Topic Page

Vertebrate Paleontology
researcher measuring skull fossil

Researchers are turning to the Burke’s collection of fossil baleen whales from the Pacific Northwest to better understand how the largest creatures on earth evolved.

fossil specimen photographed for paleontology database

The Burke's paleontological collections are accessible and searchable in this online database.

Brandon Peecook

Graduate Student Brandon Peecook and Curator of Vertebrate Paleontology Christian Sidor described Washington’s first dinosaur fossil in May 2015.

UW graduate student Chuck Beightol excavates a dinocephalian skeleton in Zambia, 2014.

The Zambian and Tanzanian fossil beds preserved both plants and animals, providing information on paleoclimate before and after extinction.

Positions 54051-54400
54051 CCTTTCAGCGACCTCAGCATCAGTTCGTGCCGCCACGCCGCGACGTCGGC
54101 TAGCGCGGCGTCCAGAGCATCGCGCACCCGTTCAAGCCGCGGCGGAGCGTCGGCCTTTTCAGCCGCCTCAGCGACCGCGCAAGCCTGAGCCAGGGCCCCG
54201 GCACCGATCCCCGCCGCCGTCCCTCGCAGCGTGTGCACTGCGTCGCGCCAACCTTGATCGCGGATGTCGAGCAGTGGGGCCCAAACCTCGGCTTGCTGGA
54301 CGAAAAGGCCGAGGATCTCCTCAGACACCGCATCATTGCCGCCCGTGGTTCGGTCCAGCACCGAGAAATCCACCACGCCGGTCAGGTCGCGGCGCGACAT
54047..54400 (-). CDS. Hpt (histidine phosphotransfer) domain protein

Washington's first dinosaur fossil gives insight into what the west coast was like 80 million years ago.

The water-logged tusk was encased in plaster

Seattle is abuzz after construction workers find an unexpected guest from the ice age.

Largest petrified log at the park.

Hunting for fossils isn’t as glamorous as it’s cracked up to be. 

Preparation is a time consuming process.

A labor of love! Burke paleontologists take steps to preserve the South Lake Union mammoth tusk.

Dr. Christian Sidor makes a snow wall to shelter his tent.

Rock exposures are rare in the icy wastes of Antarctica, but they are the only places where finding fossils is possible.

Pages

Back to Top